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my sorrow and shame in oblivion, far from every curious eye.”
Painful recollections and remorse seemed now to overpower her, and while Amelrosa made successful efforts at consoling her, she expressed at the same time, her grateful acknowledgments for the confidence she had reposed, and the concern she really felt for her misfortunes. She could not avoid uttering her detestation of Mr. Belmont's conduct, and by her friendly kindness and sympathetic interest she took in her woes, succeeded in reconciling the fair and hapless Minette to herself; who already felt the delightful consolation of having imparted her afllictions to a compassionate heart, and parted from her with evident sorrow.
What sorrow was, thou bad'st her know,
ELROSA on her return home, found · two letters which came in her absence ; one from Emmeline Glenholme, and the other from the Baron. Emmeline's informed her of her safe arrival at Sir Robert's, and that the first moment she could spare from attending on him, was dedicated to gratitude and friendship. The last sentiment, she flattered herself and hoped, was reciprocal; and the former she intended proving to her that she felt; cherishing the hope, that at her uncle's, or some other place, she should have an opportunity of rendering her attentions similar to those she had received from her in London. Sir Robert, she said, was getting better, and asked her many questions relating to the young lady, with whom she seemed so much pleased ; “And judge,” Emmeline added, “ if my heart was not delighted to describe you such as I have known and seen you.” After many other kind expressions, and giving an account of her journey, she finished her welcome epistle ; and Amelrosa, sensibly gratified by her partial style of writing, and the favorable description she gave of her to Sir Robert, read her letter over several times, and then began to peruse the Baron's.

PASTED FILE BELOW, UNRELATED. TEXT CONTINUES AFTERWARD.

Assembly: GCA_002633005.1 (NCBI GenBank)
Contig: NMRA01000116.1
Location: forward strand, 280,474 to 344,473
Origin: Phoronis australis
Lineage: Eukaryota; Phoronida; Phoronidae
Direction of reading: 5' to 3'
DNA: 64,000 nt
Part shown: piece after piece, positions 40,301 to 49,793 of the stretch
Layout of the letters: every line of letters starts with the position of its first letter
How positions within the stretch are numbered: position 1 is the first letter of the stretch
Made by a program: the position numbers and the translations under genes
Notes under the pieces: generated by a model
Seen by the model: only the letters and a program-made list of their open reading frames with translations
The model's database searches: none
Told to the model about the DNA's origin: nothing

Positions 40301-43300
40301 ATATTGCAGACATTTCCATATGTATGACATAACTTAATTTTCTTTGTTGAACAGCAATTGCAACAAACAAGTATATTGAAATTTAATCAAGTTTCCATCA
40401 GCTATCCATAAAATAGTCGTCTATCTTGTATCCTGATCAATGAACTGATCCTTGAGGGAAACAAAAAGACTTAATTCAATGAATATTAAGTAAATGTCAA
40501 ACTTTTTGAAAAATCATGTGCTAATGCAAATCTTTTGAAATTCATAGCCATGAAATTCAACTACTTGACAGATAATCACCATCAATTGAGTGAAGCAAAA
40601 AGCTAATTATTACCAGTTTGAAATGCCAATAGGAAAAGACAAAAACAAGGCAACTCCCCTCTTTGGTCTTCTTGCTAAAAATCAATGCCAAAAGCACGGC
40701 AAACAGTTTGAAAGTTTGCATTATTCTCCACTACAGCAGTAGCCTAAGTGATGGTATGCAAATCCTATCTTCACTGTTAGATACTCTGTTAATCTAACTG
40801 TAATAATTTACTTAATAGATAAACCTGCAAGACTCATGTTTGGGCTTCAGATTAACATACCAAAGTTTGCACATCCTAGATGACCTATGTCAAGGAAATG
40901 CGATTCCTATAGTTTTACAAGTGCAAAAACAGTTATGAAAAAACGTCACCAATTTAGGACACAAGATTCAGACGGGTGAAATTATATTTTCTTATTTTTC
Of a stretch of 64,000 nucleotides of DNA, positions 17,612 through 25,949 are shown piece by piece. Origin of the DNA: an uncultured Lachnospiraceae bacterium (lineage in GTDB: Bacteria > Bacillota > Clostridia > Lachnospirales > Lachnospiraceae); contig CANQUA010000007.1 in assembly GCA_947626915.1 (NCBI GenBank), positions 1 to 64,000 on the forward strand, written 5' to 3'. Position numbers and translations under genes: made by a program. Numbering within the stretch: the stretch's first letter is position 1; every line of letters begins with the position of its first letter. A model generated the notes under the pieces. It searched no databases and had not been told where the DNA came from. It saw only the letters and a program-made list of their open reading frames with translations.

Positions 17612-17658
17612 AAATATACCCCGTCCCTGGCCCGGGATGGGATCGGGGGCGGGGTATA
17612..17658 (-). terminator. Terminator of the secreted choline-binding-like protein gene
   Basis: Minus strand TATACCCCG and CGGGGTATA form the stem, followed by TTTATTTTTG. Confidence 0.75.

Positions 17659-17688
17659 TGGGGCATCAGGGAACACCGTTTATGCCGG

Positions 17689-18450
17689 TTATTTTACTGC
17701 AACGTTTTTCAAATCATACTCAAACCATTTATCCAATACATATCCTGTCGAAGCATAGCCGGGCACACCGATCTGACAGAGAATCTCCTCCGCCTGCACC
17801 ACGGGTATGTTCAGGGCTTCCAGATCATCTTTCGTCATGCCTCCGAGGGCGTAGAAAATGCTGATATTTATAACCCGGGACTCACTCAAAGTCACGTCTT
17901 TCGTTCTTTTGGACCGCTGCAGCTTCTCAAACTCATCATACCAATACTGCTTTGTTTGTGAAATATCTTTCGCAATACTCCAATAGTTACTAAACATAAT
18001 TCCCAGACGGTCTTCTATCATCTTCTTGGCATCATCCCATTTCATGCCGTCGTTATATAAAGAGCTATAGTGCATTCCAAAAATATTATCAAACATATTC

It did not contain any thing particularly interesting, except the regard he expressed: and that since his dear and gentle friend had permitted him to recal himself to her remembrance, he could not resist painting, his regret at being distant from her.
“Know then, Belle Amelrosa,” he continued, “that I resemble the pilgrims of Mecca, who turn their eyes towards that city, after having quitted it; since I turn mine towards the spot which you inhabit, fairest of women. My heart, penetrated with your candour, the impression of your grateful disposition, and all the charms of your mind and character, experiences the utmost grief at not being empowered to be near you ; though such a situation would be franght with danger. This attachment that pervades my breast, is only equalled by the pain I feel at being far from you ; but, if cruel duty banishes me your presence, it can never efface from my soul, the sentiments I feel for a female, that acts and speaks as you do ; who are devoid of affectation and coquetry, the distinguishing proof of vain and little minds, and can reject without offending, nor ever encourage to deceive. To the latest moment of my existence, I shall be interested in your welfare ; in every thing that relates to you;
and think with pleasure, intermingled with sorrow, on the delicious moments. I have passed in your charming society; which, had I any hope of enjoying again, I should previously anticipate in idea.”
With much more in the same strain his letter was filled, though some parts of it were very lively, and imparted pleasure to Almerosa, (who judged from it, that he was in good health and spirits) as she had a sincere friendship for him, grounded on esteem for his character, and the service he had rendered her.
She had just finished reading his letter, when somebody tapped at the door of the chamber, and Nirs. Stanhope and her daughter entered; the former with a countenance exceedingly acid, and the latter with an insolent contemptuous look. This extraordinary expression directed to her, rather surprised Amelrosa ; but unconscious of having done any thing to offend